Party As of July 2014
     Democratic Party 18
     Republican Party 20
     Vacancy 2
Total 40


The chart below shows the partisan composition of the Virginia State Senate from 1992-2013.

Partisan composition of the Virginia State Senate.PNG

Leadership

The Lieutenant Governor serves as presiding officer of the Senate. In the event of the lieutenant governor's absence, the President pro tempore becomes presiding officer. The President pro tempore is elected by the Senate.[18]

Current leadership

Current Leadership, Virginia State Senate
Office Representative Party
President of the Senate Bill Bolling Ends.png Republican
President Pro Tempore of the Senate Walter Stosch Ends.png Republican
State Senate Majority Leader Thomas Norment Ends.png Republican
State Senate Minority Leader Dick Saslaw Electiondot.png Democratic

List of current members

Current members, Virginia State Senate
District Senator Party Assumed office
1 John Miller Electiondot.png Democratic 2008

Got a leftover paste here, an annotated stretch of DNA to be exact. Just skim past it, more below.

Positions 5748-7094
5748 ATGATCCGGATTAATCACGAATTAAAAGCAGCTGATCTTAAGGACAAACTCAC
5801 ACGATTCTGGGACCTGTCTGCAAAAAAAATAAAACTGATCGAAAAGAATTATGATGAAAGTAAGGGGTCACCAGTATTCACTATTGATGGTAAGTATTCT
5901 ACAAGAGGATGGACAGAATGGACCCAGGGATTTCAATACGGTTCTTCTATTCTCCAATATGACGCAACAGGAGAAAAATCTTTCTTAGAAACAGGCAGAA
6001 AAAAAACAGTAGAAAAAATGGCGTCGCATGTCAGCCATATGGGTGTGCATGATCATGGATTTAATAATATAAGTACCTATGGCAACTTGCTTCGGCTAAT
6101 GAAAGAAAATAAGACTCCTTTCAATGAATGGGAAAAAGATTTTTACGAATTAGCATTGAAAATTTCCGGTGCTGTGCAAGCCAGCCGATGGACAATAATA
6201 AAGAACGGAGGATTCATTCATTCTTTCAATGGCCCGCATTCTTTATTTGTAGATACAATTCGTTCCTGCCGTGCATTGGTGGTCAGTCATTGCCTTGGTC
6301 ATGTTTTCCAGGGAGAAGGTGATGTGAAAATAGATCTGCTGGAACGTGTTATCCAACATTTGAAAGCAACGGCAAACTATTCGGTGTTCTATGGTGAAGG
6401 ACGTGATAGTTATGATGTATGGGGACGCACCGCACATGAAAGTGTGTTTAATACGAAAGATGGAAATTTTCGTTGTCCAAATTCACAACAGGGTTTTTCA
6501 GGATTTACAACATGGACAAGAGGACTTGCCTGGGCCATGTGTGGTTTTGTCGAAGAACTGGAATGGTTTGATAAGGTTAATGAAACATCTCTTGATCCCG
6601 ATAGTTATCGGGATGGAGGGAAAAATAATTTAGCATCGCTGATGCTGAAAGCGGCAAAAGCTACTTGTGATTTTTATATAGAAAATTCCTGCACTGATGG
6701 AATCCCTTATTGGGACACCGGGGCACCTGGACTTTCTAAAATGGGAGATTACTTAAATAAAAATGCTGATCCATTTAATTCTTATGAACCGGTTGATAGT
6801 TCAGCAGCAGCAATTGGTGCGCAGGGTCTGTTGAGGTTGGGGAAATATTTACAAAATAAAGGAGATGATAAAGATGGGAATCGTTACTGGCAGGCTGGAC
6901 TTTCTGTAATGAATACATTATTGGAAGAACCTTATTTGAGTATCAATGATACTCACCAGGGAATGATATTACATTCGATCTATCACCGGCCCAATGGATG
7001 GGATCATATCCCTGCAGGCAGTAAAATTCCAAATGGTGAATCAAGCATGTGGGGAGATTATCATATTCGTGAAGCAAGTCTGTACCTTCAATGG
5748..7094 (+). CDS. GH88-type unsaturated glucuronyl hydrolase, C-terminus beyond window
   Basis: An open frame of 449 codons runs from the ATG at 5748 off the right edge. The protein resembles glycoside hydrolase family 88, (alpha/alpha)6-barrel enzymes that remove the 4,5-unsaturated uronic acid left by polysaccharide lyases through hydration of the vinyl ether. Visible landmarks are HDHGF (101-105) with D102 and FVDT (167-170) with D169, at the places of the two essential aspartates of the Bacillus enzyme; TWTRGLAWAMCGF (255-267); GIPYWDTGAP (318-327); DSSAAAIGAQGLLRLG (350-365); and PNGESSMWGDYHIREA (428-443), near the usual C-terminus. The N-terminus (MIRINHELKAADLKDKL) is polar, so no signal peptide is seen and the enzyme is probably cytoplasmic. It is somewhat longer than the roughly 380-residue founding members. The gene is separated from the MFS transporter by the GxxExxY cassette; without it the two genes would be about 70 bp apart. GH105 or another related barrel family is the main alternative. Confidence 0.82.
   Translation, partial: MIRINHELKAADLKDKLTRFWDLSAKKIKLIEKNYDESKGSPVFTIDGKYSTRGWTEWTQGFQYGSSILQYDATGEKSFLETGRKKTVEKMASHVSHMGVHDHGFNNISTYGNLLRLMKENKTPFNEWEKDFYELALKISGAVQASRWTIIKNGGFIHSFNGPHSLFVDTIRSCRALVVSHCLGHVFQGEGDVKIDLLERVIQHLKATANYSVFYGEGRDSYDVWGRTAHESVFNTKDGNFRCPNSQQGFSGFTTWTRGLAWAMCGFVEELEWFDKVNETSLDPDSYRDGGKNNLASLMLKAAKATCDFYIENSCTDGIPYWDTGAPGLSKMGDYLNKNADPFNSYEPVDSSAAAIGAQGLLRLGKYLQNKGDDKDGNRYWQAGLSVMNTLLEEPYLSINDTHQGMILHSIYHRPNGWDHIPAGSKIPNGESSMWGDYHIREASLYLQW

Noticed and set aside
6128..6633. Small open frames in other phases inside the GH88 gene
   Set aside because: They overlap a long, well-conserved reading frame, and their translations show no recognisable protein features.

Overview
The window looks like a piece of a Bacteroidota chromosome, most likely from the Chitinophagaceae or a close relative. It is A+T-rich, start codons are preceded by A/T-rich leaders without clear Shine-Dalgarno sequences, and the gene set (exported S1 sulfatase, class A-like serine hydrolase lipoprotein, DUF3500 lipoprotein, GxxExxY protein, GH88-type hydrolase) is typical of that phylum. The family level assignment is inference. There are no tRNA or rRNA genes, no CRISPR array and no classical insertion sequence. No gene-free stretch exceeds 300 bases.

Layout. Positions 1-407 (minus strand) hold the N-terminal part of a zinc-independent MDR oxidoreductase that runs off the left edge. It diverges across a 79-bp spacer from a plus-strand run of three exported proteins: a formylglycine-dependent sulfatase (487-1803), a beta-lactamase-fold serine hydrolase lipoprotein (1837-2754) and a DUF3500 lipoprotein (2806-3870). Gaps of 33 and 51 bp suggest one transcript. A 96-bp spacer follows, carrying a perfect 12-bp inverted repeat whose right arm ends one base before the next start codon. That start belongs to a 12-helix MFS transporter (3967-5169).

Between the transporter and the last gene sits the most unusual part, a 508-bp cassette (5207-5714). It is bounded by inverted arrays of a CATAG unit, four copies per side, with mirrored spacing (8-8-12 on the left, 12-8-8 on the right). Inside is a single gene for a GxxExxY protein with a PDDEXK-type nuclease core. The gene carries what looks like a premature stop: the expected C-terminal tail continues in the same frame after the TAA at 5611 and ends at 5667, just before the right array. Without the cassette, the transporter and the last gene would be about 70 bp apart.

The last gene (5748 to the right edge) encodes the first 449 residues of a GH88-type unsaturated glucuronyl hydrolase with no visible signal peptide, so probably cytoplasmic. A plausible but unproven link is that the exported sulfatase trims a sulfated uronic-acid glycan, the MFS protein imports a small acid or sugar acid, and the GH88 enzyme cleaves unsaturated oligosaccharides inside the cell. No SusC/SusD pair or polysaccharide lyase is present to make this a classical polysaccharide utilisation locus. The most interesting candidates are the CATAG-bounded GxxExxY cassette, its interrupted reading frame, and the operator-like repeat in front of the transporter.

2 Mamie Locke Electiondot.png Democratic 2004
3 Thomas Norment Ends.png Republican 1992
4 Ryan McDougle Ends.png Republican 2006
5 Kenny Alexander Electiondot.png Democratic 2012
6 Ralph Northam Electiondot.png Democratic 2008
7 Frank Wagner Ends.png Republican 2002
8 Jeffrey McWaters Ends.png Republican 2010
9 Donald McEachin Electiondot.png Democratic 2008
10 John Watkins Ends.png Republican 1998
11 Stephen Martin Ends.png Republican 1994
12 Walter Stosch Ends.png Republican 1992
13 Richard Black Ends.png Republican 2012
14 John Cosgrove Ends.png Republican 2013
15 Frank Ruff Ends.png Republican 2000
16 Henry Marsh Electiondot.png Democratic 1992
17 Bryce Reeves Ends.png Republican 2012
18 Louise Lucas Electiondot.png Democratic 1992
19 Ralph Smith Ends.png Republican 2008
20 Bill Stanley Ends.png Republican 2011
21 John Edwards Electiondot.png Democratic 1996
22 Thomas Garrett Ends.png Republican 2012
23 Stephen Newman Ends.png Republican 1996
24 Emmett Hanger Ends.png Republican 1996
25 Creigh Deeds Electiondot.png Democratic 2001
26 Mark Obenshain Ends.png Republican 2004
27 Jill Vogel Ends.png Republican 2008
28 Richard Stuart Ends.png Republican 2008
29 Charles Colgan Electiondot.png Democratic 1976
30 Adam Ebbin Electiondot.png Democratic 2012